Politicising the everyday, or rather, demanding that the everyday be recognized as political, is a central priority of feminist IR, exemplified in the work of Cynthia Enloe. In the early 1980s, Enloe began asking the questions for which she has become rightly acknowledged as a key figure in feminist IR, including Does Khaki Become You? (1983) and ‘where are the women?’.[13] The groundbreaking analysis of the gendered politics of militarism presented in Khaki laid the foundations for a generation of feminist scholarship engaged in unpicking the complex tangle of industrial development, economics, masculinism and mythology that characterises militarisation. Inspired by her own curiosity about the roles played by women and the functions performed by gender in the militarisation of civilian life, Enloe explores prostitution, marriage, welfare and war-making with an eye to the representation (both political and symbolic) of women. In Bananas, Beaches and Bases: Making Feminist Sense of International Politics, Enloe puts her ‘feminist curiosity’ to work,[14] providing the reader with a series of vignettes that function to complicate easy readings of everyday situations, from the beaches central to tourist industry to the diplomatic wives stationed on military bases. All these activities, she argues, constitute international relations, and she concludes that ‘the personal is international’.[15] This fundamental insight underpins much contemporary feminist IR scholarship, as it seeks to understand just how the presumed ‘personal’ realm of gendered bodies and the relationships between them is inextricably intertwined with the ‘international’ realm of high politics.


Laura J. Shepherd is Lecturer in International Relations at the University of Birmingham, UK. Laura is the editor of Gender Matters in Global Politics: A Feminist Introduction to International Relations (2009, London: Routledge) and the author of Gender, Violence and Security: Discourse as Practice (2008, London: Zed), as well as many scholarly articles in peer-reviewed journals, including International Studies Quarterly, Review of International Studies and Journal of Gender Studies. Email:L.J.Shepherd@bham.ac.uk.

[2] For a full discussion of these divisions see Laura J. Shepherd, ‘Sex or Gender? Bodies in World Politics and Why Gender Matters’ in Laura J. Shepherd (ed.) Gender Matters in Global Politics: A Feminist Introduction to International Relations (London and New York, NY: Routledge, 2010).

[3] See, for example, Laura J. Shepherd, Gender, Violence and Security, Discourse as Practice, (London, Zed, 2008); Laura Sjoberg and Caron Gentry, Mothers, Monsters, Whores: Women’s Violence in Global Politics (London: Zed, 2007); Sandra Whitworth, Men, Militarism and UN Peacekeeping(London and Boulder, CO: Lynne Rienner, 2004).

[4] See, for example, Penny Griffin, Gendering the World Bank: Neoliberalism and the Gendered Foundations of Global Governance (Basingstoke and New York, NY: Palgrave Macmillan, 2009); Shirin Rai, The Gender Politics of Development: Essays in Hope and Despair (London: Zed, 2008); Shirin Rai and Georgina Waylen (eds), Global Governance: Feminist Perspectives (Basingstoke and New York, NY: Palgrave Macmillan, 2008).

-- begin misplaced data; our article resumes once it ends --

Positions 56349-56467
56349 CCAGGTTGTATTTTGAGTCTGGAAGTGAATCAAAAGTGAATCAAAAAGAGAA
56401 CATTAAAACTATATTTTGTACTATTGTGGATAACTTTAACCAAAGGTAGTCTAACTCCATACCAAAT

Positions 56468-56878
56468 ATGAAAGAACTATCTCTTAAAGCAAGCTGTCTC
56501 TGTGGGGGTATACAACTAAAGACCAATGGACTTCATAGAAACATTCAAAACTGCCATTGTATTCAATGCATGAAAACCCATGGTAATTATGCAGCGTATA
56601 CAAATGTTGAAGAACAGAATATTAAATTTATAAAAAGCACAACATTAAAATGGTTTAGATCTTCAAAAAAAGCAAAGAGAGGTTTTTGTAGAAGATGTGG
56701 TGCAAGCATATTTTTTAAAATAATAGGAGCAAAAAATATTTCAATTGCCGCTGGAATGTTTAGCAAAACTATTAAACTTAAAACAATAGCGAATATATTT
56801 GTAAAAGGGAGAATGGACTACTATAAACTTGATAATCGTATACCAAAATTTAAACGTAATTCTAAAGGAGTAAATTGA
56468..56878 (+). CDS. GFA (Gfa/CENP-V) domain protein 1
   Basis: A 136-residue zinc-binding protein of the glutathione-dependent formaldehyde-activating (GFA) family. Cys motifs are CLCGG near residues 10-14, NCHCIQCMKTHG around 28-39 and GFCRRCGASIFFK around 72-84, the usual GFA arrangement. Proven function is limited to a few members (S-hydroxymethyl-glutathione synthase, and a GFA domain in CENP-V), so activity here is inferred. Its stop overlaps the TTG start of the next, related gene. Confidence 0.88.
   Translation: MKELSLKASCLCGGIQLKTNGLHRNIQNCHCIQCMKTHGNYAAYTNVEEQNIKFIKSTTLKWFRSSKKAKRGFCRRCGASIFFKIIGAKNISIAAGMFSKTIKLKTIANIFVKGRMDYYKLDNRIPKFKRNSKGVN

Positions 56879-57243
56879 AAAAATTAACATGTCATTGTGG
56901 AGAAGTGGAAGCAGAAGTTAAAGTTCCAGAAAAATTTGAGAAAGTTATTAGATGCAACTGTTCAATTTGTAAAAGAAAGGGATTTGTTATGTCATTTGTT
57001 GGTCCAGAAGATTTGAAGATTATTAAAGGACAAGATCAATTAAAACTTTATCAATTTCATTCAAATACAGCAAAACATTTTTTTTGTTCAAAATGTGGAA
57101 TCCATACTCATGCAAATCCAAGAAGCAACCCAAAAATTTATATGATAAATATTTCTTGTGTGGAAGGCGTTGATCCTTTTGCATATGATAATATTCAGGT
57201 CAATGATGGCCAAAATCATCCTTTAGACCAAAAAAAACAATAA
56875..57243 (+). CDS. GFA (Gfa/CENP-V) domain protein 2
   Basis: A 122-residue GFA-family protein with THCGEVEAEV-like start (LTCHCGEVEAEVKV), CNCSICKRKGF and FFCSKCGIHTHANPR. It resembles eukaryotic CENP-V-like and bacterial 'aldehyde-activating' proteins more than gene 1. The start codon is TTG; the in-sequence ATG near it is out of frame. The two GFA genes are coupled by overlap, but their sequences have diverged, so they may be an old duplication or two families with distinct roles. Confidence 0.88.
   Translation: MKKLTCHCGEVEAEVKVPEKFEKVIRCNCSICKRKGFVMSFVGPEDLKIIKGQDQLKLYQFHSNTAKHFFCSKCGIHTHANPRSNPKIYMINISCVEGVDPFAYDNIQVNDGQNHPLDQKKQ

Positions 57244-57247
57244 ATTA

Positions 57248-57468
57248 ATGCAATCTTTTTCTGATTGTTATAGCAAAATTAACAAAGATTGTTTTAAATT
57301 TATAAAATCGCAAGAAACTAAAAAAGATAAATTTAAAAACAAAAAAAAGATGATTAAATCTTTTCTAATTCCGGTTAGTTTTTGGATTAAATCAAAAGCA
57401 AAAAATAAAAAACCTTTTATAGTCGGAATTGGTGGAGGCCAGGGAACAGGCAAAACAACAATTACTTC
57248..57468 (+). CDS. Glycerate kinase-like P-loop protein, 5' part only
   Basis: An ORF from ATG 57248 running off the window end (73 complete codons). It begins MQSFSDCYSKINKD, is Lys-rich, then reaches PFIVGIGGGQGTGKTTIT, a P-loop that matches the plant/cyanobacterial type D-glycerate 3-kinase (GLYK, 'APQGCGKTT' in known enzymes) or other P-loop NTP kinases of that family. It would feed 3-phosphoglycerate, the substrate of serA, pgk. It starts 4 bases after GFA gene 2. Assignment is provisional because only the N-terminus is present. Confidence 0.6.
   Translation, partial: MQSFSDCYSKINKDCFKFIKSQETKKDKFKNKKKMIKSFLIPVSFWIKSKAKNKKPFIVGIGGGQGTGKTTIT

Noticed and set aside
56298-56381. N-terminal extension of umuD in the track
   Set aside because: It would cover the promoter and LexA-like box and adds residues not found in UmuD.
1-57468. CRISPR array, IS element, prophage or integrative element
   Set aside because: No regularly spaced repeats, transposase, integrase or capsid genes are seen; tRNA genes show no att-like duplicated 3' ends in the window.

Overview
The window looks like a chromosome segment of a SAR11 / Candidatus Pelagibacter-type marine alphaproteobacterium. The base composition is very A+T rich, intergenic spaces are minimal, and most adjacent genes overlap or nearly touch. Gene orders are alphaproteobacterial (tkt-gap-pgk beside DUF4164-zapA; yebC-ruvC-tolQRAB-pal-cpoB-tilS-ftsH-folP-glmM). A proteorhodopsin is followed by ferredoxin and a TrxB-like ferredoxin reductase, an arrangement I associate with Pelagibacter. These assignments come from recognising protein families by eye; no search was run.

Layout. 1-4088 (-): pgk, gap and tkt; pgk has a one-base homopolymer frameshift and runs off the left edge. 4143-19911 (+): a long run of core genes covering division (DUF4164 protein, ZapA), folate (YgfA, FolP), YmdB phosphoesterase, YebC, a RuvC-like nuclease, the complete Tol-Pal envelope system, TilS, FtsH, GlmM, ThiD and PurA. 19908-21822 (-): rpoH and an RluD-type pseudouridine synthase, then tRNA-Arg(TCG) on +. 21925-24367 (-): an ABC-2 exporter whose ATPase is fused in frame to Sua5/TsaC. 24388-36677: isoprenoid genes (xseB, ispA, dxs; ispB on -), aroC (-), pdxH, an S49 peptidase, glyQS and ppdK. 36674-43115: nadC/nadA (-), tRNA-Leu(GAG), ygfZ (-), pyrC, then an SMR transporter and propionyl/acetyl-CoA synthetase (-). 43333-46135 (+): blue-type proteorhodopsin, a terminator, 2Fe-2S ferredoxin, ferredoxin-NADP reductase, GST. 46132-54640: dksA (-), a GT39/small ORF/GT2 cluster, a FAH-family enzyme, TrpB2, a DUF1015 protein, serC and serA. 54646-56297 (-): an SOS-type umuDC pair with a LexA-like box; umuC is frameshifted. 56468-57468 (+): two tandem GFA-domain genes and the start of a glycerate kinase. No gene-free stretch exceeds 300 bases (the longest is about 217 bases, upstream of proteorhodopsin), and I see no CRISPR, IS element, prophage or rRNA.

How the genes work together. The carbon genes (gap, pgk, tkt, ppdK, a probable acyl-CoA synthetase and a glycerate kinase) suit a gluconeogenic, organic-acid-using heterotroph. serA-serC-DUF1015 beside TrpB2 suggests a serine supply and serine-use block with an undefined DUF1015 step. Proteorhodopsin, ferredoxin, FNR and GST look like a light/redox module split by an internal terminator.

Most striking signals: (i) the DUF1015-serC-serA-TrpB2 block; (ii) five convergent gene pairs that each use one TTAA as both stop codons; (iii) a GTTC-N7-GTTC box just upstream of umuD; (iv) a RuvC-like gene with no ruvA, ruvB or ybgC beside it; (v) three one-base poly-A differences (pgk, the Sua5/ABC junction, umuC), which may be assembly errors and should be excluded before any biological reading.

[5] See, for example, Carol Cohn, ‘Sex and Death in the Rational World of Defense Intellectuals’ Signs12(4), 687-718 (1987); Carol Cohn and Sara Ruddick, ‘A feminist ethical perspective on weapons of mass destruction’ in Sohail H. Hashmi (ed.) Ethics and Weapons of Mass Destruction: Religious and Secular Perspectives (Cambridge: Cambridge University Press, 2004); Carol Cohn with Felicity Hill and Sara Ruddick, ‘The Relevance of Gender for Eliminating Weapons of Mass Destruction’, commissioned by the Weapons of Mass Destruction Commission, available athttp://www.genderandsecurity.umb.edu/Cohn%20WMD%20Commision%20paper%20NO38.pdf (200 6).

[6] See, for example, H. Afshar and D. Eade (eds) Development, Women and War: Feminist Perspectives, (Oxford: Oxfam GB, 2004); Elisabeth Porter, ‘Women, Political Decision-Making, and Peace- Building’, Global Change, Peace and Security, 15(3), 245 – 262, (2003); Caroline Sweetman (ed.), Gender, Peacebuilding and Reconstruction, (Oxford: Oxfam GB, 2005).

[7] See, for example, Charlesworth, Hilary, Chinkin, Christine and Wright, Shelley, ‘Feminist Approaches to International Law’, American Journal of International Law, 85(4), 613-645 (1991); Hilary Charlesworth, and Christine Chinkin, The Boundaries of International Law: A Feminist Analysis (Manchester: Manchester University Press, 2000); Kelly D. Askin, ‘Prosecuting Wartime Rape and Other Gender- Related Crimes under International Law: Extraordinary Advances, Enduring Obstacles’ Berkeley Journal of International Law 21, 288-349, (2003).


[8] See, for example, J. Ann Tickner, ‘Gender in World Politics’, in John Baylis, Steve Smith, and Patricia Owens (eds) The Globalization of World Politics: An Introduction to International Relations, 4th edn, (Oxford, Oxford University Press, 2007); J. Ann Ticker and Laura Sjoberg, ‘Feminism’ in Tim Dunne, Milja Kurki and Steve Smith (eds.) 2007, International Relations Theories: Discipline and Diversity, (Oxford: Oxford University Press, 2007); Jacqui True, ‘Feminism’ in Scott Burchill et al. Theories of International Relations, 4th edn, (Basingstoke and New York, NY: Palgrave Macmillan, 2009).

[9] V. Spike Peterson, ‘Security and Sovereign States: What is at Stake in Taking Feminism Seriously?’, in V.Spike Peterson (ed.) Gendered States: Feminist (Re)Visions of International Relations Theory, (London and Boulder, CO: Lynne Rienner, 1992); J. Ann Tickner, Gendering World Politics: Issues and Approaches in the Post-Cold War Era (New York: Columbia University Press, 2001); Katrina Lee-Koo ‘Confronting a Disciplinary Blindness: Women, War and Rape in the International Politics of Security’Australian Journal of Political Science, 37(3), 525-536 (2002).

[10] Christine Sylvester, Feminist Theory and International Relations in a Postmodern Era, (Cambridge: Cambridge University Press, 1994), 6; see also Cynthia Enloe, ‘Margins, Silences and Bottom Rungs: How to Overcome the Underestimation of Power in International Relations’, in Ken Booth, Steve Smith and Marysia Zalewski (eds) International Theory: Positivism and Beyond, (Cambridge: Cambridge University Press, 1996).

[11] Christine Sylvester, Feminist Theory and International Relations, 193.

[12] Cynthia Enloe, Bananas, Beaches and Bases: Making Feminist Sense of International Politics 2ndedn (London and Berkeley, CA: University of California Press, 2000), 79.

[13] In Enloe, Bananas Beaches and Bases, op. cit. Note 12.

[14] Cynthia Enloe, The Curious Feminist: Searching for Women in a New Age of Empire, (London and Berkeley, CA, 2004), 3-4 ; see also Cynthia Enloe, Globalization and Militarism: Feminists Make the Link(Plymouth and Lanham, MD: Rowman and Littlefield, 2007).

[15] Enloe, Bananas, Beaches and Bases, 195.